04.11.20177 min read

6 Methods to Collect Employee Feedback

Peter Drucker famously stated, “What gets measured, gets managed.” And while it’s likely that your business tracks KPIs such as sales, lead generation, or even staff turnover, are you using this same disciplined pursuit of feedback to monitor employee morale?

Gallup reports that just 32.6 percent of American workers are engaged; it’s not surprising, therefore, that 69 percent of employees are “open to other opportunities or already seeking their next job,” according to Rapt Media. Reducing turnover and retaining top talent have become top priorities for employers in 2017, yet too many look for solutions in expensive training programs or incentive schemes.

The real solution may be simpler, easier and more affordable.

Why you need to listen to your employees

Listening to your team—really listening, not just waiting for an opportunity to interject—demonstrates to employees that you care about their thoughts, ideas, and contributions. Certainly, you can remember a time when you felt like you weren’t being heard, and you likely remember how frustrating that felt.

Employees who don’t feel they’re being listened to respond by disengaging. In light of clear evidence that their feedback doesn’t matter, they stop offering suggestions that benefit both the company and their tenure within it. They tune out and—when the opportunity presents itself—they walk away, taking with them all the training you’ve invested in.

“Listening” in a corporate context can take many different forms, from formal feedback programs to simply making yourself available for casual chats. Remember, however, that not all employees will feel comfortable giving feedback in the same ways. For this reason, it’s helpful to take a multi-pronged approach to employee feedback.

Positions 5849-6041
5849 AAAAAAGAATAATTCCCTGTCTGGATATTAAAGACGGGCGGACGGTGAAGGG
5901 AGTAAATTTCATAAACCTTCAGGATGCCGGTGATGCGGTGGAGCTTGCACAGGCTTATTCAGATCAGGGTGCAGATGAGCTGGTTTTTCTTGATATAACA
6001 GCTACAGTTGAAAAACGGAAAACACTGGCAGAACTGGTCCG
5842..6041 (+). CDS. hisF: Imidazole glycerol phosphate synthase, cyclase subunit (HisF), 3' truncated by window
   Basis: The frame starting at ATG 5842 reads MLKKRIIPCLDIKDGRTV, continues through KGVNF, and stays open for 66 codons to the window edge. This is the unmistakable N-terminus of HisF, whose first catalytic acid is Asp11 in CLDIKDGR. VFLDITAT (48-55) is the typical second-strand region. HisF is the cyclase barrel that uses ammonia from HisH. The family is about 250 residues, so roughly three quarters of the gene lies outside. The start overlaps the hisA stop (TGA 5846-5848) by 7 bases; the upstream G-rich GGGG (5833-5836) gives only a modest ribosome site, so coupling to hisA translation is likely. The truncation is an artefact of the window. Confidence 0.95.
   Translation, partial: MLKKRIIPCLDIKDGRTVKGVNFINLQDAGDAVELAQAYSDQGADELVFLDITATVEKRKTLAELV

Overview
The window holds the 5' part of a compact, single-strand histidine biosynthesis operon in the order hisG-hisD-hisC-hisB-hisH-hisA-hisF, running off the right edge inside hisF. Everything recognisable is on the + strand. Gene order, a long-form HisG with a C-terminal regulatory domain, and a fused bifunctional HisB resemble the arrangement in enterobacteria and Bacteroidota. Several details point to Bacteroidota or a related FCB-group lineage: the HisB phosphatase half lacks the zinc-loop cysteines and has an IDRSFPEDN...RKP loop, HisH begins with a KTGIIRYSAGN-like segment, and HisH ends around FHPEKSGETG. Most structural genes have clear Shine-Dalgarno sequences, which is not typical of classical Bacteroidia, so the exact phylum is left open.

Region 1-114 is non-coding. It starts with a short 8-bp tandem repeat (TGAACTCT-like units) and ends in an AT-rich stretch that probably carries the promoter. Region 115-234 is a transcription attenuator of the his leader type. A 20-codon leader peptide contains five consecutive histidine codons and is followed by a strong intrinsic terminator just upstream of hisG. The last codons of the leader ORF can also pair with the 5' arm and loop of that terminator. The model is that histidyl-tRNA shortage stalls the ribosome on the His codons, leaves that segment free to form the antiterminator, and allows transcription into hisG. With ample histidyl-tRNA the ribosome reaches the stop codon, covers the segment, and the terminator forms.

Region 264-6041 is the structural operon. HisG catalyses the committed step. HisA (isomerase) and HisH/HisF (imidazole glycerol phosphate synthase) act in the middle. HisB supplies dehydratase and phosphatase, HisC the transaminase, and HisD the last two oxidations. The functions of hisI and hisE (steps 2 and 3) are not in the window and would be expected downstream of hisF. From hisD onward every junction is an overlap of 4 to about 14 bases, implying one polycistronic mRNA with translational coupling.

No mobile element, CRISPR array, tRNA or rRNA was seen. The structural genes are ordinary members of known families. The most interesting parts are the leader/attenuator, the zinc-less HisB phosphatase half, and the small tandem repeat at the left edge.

6 methods for gathering employee feedback

1. Use a formal feedback process

We’re not talking about the age-old suggestion box—the one comment cards disappear into, never to be seen again.

Andre Lavoie, writing for Entrepreneur, shares the alternative process put in place by the startup Quirk:

“Quirk created a public process—in the form of a flow chart on the office wall—that allows anyone in the company to suggest ideas, gather support for those ideas (through signatures) and potentially have them implemented. Suggestion boxes keep ideas and suggestions hidden, rather than empowering employees to voice their opinions, as Quirk’s flowchart method does. “

Yes, creating and implementing a public process may be more time-consuming, but when employees see that every piece of feedback is given serious consideration, they’ll be more likely to raise the critical issues they may have otherwise left buried.

2. Try an automated tool

Feedback gathering doesn’t have to be quite so public, of course. Tools like 15Five, TinyPulse, RoundPegg, and others give the opportunity to capture employee responses privately and with much less hassle and discomfort than in-person meetings.

Bear in mind, however, not to overdo it with the automated tools. If employees feel they’re being solicited too often, or that nothing is being done with the information they’re sharing, they’ll disengage from even the tech-savviest of tools.

3. Hold “office hours”

Your employees can’t give you feedback if they’re constantly greeted by closed doors. Instead, schedule weekly office hours, just like your favorite professor did back in college.